The main facade is symmetrically composed; the use of a random fieldstone veneer creates an immediate impression of strength and security. Squat corner towers, with buttress supports, frame the elevation. Each tower is veneered in random fieldstone and brick and rises to a pedimented roofline parapet. A tiled roof viga, with bracket supports, runs between the towers and shelters the five bay second story openings. These round arched openings contain paired vertical casement windows which are set beneath a fanlight. The relieving arch is composed of randomly placed fieldstone. Bold round arches distinguish the engine bays and flank either side of a central round arched transom. The multi-paneled single doors, within the engine bays, slide vertically and are believed to be original. Random fieldstone covers the projecting first story; relieving arches display cut and dressed fieldstone blocks. A smaller tiled viga, with underside brackets, carries across the entrance pavilion.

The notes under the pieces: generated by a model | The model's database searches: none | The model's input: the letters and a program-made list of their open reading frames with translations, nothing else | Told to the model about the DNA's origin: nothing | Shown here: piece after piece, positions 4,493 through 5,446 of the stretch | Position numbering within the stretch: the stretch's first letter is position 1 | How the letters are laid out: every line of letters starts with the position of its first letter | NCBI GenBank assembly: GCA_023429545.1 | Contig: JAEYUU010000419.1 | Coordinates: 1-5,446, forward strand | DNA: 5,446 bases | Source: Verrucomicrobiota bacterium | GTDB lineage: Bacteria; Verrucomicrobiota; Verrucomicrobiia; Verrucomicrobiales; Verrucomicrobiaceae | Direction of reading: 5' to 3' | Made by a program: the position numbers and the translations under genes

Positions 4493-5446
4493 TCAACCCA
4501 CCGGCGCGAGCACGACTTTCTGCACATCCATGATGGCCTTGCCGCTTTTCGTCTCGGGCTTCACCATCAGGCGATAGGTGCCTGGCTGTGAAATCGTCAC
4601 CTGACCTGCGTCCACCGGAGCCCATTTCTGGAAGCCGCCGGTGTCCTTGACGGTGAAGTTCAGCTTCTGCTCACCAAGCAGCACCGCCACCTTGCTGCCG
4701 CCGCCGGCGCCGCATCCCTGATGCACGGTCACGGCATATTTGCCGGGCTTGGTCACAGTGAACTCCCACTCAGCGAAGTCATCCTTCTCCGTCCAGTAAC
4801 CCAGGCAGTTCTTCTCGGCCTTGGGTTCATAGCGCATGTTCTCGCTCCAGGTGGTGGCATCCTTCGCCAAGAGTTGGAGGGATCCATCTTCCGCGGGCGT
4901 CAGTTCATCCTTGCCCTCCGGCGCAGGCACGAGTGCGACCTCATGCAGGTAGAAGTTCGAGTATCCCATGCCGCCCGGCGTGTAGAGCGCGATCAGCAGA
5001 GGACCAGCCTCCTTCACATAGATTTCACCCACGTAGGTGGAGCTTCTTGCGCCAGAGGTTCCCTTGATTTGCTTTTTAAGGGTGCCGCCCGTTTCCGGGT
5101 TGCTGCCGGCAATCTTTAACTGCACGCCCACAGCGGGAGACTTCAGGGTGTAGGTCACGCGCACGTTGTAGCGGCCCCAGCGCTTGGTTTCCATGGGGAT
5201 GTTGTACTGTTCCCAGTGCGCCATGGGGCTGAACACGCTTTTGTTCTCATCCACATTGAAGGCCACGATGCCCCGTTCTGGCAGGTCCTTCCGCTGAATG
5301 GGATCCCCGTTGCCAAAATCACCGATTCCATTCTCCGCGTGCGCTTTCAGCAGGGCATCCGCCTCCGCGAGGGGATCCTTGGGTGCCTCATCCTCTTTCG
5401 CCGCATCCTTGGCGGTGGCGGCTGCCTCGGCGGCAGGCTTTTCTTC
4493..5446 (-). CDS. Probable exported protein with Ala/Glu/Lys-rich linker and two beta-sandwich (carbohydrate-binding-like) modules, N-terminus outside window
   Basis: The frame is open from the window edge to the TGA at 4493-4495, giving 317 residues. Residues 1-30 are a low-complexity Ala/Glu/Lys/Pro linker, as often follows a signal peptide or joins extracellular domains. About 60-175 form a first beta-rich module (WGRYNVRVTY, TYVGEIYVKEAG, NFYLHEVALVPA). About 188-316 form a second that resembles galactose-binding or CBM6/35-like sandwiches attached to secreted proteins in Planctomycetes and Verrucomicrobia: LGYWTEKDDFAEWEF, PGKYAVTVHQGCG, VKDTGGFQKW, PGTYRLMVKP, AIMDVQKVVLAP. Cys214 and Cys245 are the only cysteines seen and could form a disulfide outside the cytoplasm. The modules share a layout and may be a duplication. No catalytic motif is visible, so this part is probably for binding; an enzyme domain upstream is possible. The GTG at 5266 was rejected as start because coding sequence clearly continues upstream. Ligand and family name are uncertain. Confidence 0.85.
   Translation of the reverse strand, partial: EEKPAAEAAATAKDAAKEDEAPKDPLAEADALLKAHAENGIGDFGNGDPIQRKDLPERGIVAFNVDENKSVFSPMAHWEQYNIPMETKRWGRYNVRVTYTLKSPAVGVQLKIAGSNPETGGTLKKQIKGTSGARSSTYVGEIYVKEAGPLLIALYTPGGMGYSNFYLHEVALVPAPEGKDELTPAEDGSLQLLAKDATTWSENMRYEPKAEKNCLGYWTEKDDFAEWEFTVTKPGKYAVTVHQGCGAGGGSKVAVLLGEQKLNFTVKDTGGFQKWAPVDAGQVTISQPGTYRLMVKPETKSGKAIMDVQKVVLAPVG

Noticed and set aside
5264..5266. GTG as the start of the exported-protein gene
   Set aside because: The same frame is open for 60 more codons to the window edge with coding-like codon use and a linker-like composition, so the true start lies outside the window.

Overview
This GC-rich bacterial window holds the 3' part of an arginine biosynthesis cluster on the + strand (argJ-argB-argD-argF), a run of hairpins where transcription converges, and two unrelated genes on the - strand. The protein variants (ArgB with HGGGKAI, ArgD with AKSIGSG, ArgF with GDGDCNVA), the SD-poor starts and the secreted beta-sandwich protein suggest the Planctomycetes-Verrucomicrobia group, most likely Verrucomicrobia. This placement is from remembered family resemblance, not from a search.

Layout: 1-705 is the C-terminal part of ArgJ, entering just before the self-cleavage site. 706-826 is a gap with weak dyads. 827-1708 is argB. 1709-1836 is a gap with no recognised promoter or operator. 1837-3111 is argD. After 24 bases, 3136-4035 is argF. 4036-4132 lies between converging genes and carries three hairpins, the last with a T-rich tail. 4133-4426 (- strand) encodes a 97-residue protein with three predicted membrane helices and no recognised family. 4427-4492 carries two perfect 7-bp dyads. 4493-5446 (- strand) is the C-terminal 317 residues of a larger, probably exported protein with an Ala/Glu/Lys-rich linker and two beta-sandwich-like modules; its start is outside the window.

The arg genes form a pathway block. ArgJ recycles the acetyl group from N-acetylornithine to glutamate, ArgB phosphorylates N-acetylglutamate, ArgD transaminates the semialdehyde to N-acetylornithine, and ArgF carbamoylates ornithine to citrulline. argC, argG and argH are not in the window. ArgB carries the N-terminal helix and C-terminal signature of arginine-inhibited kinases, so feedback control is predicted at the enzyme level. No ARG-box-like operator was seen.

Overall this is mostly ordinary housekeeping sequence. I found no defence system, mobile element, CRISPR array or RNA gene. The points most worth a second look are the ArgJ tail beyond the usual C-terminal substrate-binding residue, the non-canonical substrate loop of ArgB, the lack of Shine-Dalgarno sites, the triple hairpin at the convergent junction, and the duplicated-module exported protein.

While the main facade is handsomely detailed, side and rear elevations are more simply executed. Both the sides and rear are veneered in varying hues of red brick arranged in stretcher bond. Openings are surmounted by a soldier course lintel; windows display a projecting sill composed of brick headers. Both side elevations are similarly executed. Along the linear five bay wall, first story windows are paired; on the second story, two single lights, grouped together and separated by a narrow band of the brick wall surface, are placed above the first story openings.
Six/one sash are the primary glazing material. Openings are set within molded surrounds. Aluminum storm windows have been placed over the original window lights. On each side, the flat wall surface carries forward to the projecting mass of the corner tower. To further distinguish the side of each tower, its wall surface is faced in random fieldstone and brick. Fieldstone lintels surmount the first and second story openings. The main pedestrian entrance to the fire station is located in the base of the west tower. The rear elevation is randomly arranged. Three entrance doors are contained within the first story; two window openings, of unequal height, are placed in the second floor.